Real-world evidence with The RezÅ«m System: A retrospective study and comparative analysis on the efficacy and safety of 12 month outcomes across a broad range of prostate volumes
BACKGROUND:To provide 12-month unbiased outcomes with The RezÅ«m System (RezÅ«m), a convective water vapor thermal therapy for patients with lower urinary tract symptoms (LUTS) secondary to benign prostatic hyperplasia (BPH). Results from this retrospective, real-world evidence (RWE) study were compared to those of previous studies with the aim to evaluate the device's safety and efficacy in a real-world patient population. METHODS:Patients 45 years or older with an International Prostate Symptom Score (IPSS) score â‰¥8, prostate volume (PV) between 20cc and 120cc, who were 12 months posttreatment, and had at least one follow-up were included. Patients were broken into groups based on baseline PV; 30-80cc, <30cc, and >80cc. IPSS, PV, quality of life (QoL), maximum urinary flow rate (Qmax), adverse events (AE), postvoid residual, prostate-specific antigen, BPH medication usage, and International Index of Erectile Function were collected and analyzed at baseline, 1, 3, 6, and/or 12 months. RESULTS:A total of 179 patients were included in a retrospective study. IPSS, QoL, and Qmax significantly improved at follow-up time points (pâ€‰<â€‰.05). There were no significant differences at 12 months in IPSS and QoL point reduction or Qmax improvement between the previous studies and any of the RWE groups. BPH medication reduction was seen at 3 months and remained durable up to 12 months. When compared to previous studies, the RWE study had similar rates of urinary retention, urinary tract infection, and dysuria but significantly higher rates of hematuria for the 30-80cc (71.7%), <30cc (58.8%), and >80cc (80.0%) groups (pâ€‰<â€‰.001). CONCLUSIONS:The RWE study shows rapid and durable relief in LUTS, consistent with that observed in literature. Although RezÅ«m had a reasonably acceptable AEs profile, patients should be counseled preoperatively for AEs. As a first line therapy, RezÅ«m is an attractive option for men with BPH irrespective of their prostate size.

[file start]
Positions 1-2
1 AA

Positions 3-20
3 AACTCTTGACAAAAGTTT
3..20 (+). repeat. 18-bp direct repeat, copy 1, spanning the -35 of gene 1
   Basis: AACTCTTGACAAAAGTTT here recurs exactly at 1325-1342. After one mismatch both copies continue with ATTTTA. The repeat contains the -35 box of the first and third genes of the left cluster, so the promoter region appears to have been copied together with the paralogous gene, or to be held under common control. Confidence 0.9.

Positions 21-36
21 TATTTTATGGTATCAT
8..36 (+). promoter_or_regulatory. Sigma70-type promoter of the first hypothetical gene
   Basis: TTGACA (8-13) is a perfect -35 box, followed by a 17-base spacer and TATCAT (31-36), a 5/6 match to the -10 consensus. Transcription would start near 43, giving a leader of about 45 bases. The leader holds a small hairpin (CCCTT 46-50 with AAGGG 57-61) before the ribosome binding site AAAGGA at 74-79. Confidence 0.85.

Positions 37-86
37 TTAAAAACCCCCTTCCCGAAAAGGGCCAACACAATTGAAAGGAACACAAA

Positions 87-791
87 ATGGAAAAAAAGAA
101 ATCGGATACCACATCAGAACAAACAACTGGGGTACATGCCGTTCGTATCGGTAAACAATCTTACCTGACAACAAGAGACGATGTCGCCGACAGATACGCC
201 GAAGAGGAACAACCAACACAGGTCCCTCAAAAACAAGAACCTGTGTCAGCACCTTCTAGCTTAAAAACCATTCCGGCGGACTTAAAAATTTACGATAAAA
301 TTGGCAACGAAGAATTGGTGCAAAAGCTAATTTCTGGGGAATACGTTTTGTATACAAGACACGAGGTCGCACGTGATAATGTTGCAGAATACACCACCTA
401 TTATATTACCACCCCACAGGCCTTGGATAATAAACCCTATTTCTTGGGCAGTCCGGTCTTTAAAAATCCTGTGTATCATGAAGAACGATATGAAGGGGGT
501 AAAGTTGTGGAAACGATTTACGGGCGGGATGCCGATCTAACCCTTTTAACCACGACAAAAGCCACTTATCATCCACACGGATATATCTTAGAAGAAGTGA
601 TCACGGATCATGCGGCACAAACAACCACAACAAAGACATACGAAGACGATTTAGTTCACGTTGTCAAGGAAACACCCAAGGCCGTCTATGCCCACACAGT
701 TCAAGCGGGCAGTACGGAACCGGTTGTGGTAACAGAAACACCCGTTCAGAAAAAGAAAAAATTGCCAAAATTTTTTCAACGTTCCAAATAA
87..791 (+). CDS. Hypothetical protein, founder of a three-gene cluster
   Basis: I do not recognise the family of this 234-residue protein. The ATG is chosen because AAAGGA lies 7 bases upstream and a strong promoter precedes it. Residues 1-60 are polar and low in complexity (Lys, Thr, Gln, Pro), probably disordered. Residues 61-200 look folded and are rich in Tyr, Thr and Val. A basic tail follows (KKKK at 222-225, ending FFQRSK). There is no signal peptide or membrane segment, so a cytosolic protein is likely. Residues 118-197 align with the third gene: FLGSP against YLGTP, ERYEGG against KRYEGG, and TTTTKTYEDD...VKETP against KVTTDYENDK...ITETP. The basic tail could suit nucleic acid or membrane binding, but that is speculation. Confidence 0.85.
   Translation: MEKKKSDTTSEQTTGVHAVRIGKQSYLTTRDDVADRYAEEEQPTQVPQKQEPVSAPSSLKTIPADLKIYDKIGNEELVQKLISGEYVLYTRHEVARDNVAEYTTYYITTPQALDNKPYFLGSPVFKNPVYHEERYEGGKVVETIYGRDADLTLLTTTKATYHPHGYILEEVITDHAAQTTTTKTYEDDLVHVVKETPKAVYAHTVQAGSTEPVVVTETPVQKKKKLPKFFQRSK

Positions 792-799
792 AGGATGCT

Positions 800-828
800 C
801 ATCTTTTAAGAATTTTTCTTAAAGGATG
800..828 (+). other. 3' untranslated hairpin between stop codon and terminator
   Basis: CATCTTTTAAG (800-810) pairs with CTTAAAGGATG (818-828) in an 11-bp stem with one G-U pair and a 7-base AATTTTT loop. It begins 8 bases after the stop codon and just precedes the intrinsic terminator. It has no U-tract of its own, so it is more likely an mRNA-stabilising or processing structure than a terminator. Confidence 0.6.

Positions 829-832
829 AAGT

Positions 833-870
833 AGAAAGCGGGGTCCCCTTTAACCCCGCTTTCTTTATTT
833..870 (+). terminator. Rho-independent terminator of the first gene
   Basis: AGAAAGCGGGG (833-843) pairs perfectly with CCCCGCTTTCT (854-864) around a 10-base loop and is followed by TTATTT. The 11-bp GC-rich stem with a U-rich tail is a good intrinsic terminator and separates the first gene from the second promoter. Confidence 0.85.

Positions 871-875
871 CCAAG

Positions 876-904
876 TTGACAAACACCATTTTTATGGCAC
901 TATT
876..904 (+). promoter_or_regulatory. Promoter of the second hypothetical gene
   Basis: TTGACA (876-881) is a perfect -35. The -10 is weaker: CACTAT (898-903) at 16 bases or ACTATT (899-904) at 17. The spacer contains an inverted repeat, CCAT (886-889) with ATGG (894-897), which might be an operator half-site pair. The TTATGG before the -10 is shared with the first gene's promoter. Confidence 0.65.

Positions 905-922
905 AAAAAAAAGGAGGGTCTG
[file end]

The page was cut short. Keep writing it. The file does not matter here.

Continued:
Dosimetric and clinical outcomes of SpaceOAR in men undergoing external beam radiation therapy for localized prostate cancer: A systematic review
SpaceOAR, an absorbable polyethylene glycol hydrogel, increases the space between the prostate and rectum to reduce the radiation received by the rectum during prostate cancer radiation therapy. The objective of this systematic review was to evaluate controlled studies on the dosimetric and clinical outcomes of SpaceOAR in men undergoing external beam radiation therapy for localized prostate cancer. Eight studies were included in the review. All of the studies showed SpaceOAR to reduce the radiation dose volume to the rectum over numerous dosimetry levels. Of the four studies that assessed toxicity, one reported SpaceOAR to significantly decrease acute Grade 1 diarrhoea and two reported SpaceOAR to significantly decrease late Grade 1 and Grade â‰¥2 rectal toxicities. Two studies assessed cumulative incidence of toxicity at 3Â years in which one reported SpaceOAR to significantly decrease urinary incontinence and Grade â‰¥1 and Grade â‰¥2 rectal toxicities, and the other reported SpaceOAR to significantly decrease Grade 1 diarrhoea and Grade 2 proctitis. Moreover, one study reported that fewer SpaceOAR patients experienced 10-point declines in bowel quality of life at 3Â years, but another study reported no significant difference in 10-point declines in bowel quality of life between the SpaceOAR and control groups at 5Â years. With the current research available, SpaceOAR may be beneficial to those who did not meet the standard rectal dose-volume criteria, have higher risk factors of developing rectal toxicities post-radiation, or wish to decrease the length and costs of radiotherapy by increasing the dose of radiation per fraction.